, a new brain imaging study shows.
The reductions of cortical thickness, subcortical volumes, and cortical surface area were “very pronounced in acutely underweight anorexia,” Stefan Ehrlich, MD, PhD, head of the Eating Disorder Treatment and Research Center, Technical University, Dresden, Germany, told this news organization.
Yet even a “partial weight gain brings some normalization of these shrinkages. From this it can be deduced that a fast/early normalization of weight is also very important for brain health,” said Dr. Ehrlich.
The study was published online in Biological Psychiatry.
‘A wake-up call’
Researchers with the international ENIGMA Eating Disorders Working Group analyzed T1-weighted structural magnetic resonance imaging scans for nearly 2,000 people with AN (including those in recovery) and healthy controls across 22 sites worldwide.
In the AN sample, reductions in cortical thickness, subcortical volumes, and, to a lesser extent, cortical surface area, were “sizable (Cohen’s d up to 0.95), widespread, and co-localized with hub regions,” they report.
These reductions were two and four times larger than the abnormalities in brain size and shape seen in patients with other mental illnesses, the researchers note.
Noting the harmful impact of anorexia-related undernutrition on the brain, these deficits were associated with lower body mass index in the AN sample and were less severe in partially weight-restored patients – implying that, with appropriate early treatment and support, the brain might be able to repair itself, the investigators note.
“This really is a wake-up call, showing the need for early interventions for people with eating disorders,” Paul Thompson, PhD, author and lead scientist for the ENIGMA Consortium, said in a news release.
“The international scale of this work is extraordinary. Scientists from 22 centers worldwide pooled their brain scans to create the most detailed picture to date of how anorexia affects the brain,” Dr. Thompson added.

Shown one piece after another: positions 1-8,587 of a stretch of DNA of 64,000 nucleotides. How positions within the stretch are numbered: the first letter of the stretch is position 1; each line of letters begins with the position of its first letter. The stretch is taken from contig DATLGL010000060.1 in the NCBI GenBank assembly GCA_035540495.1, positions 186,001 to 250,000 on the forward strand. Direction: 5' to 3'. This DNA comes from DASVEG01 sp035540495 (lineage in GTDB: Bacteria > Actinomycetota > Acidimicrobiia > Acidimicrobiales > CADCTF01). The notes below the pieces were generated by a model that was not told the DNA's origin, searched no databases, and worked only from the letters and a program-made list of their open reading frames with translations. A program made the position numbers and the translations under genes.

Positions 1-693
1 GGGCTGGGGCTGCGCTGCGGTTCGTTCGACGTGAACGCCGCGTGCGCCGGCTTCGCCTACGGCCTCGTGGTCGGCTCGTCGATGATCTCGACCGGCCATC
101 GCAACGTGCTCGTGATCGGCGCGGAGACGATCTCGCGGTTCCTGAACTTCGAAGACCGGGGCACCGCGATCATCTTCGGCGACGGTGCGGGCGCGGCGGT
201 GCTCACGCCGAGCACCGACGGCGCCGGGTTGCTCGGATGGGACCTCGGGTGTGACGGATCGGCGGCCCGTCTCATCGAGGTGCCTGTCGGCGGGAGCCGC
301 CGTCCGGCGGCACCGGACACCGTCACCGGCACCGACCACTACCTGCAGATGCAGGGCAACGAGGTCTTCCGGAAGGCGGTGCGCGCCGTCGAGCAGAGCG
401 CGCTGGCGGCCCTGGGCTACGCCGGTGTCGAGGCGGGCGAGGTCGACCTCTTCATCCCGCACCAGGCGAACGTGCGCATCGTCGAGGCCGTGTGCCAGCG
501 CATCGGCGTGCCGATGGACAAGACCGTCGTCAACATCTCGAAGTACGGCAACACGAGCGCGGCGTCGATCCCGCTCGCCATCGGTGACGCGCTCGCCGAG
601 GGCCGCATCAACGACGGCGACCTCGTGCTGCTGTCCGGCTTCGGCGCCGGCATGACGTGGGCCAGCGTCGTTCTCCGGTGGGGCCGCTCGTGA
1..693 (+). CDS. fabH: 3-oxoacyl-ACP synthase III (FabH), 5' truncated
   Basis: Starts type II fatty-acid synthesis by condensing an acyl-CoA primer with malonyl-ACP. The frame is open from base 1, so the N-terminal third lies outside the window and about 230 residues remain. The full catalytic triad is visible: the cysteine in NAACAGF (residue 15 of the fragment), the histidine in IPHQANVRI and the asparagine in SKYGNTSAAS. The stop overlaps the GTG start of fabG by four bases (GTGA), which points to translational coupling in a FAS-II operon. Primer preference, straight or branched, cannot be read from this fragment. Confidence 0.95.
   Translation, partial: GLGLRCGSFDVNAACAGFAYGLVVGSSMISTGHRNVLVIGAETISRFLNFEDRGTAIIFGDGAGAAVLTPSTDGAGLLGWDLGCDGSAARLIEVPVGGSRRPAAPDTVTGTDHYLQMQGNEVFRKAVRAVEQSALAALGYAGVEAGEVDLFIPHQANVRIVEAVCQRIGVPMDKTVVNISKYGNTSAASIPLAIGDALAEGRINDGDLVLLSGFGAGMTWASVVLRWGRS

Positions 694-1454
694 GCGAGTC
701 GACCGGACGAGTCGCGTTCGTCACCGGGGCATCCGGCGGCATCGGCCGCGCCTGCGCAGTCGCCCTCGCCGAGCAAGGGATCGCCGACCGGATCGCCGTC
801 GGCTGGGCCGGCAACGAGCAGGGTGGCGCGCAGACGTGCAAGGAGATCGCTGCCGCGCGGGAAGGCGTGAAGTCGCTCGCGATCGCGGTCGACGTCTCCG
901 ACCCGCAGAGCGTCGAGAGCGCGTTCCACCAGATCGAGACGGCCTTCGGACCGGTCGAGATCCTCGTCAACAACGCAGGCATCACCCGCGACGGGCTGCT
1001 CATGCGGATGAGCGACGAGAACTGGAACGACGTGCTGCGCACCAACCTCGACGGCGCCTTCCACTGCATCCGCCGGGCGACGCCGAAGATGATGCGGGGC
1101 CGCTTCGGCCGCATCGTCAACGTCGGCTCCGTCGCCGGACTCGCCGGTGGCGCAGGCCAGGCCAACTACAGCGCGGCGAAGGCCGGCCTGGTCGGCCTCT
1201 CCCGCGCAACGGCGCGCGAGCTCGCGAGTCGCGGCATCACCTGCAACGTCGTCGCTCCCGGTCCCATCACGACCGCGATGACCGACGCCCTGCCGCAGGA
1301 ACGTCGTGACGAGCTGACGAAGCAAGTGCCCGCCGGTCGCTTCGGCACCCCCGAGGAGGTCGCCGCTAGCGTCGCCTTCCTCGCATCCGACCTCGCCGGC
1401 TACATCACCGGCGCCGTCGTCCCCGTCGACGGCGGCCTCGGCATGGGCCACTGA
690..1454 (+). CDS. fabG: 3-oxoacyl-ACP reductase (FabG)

“The brain changes in anorexia were more severe than in other any psychiatric condition we have studied. Effects of treatments and interventions can now be evaluated, using these new brain maps as a reference,” he noted.
Immediate clinical implications
Reached for comment, Allison Eliscu, MD, chief of the division of adolescent medicine, department of pediatrics, at Stony Brook (N.Y.) University, said the findings have immediate implications for clinical care.
“When we talk to our patients and the parents, a lot of them focus on things that they can see, such as the way they look. It adds a lot to the conversation to be able to say: You’re obviously not seeing these changes in the brain, but they’re happening and could be potentially long term if you don’t start weight restoring, or if you weight restore and then continue to drop again,” Dr. Eliscu said in an interview.
The findings, she said, really do highlight what anorexia can do to the brain.
“Adolescents need to know, anorexia can absolutely decrease the size of your brain in different areas; you’re not just losing weight in your belly and your thighs, you’re losing weight in the brain as well and that’s really concerning,” said Dr. Eliscu.
The study had no commercial funding. The authors and Dr. Eliscu report no relevant conflicts of interest.
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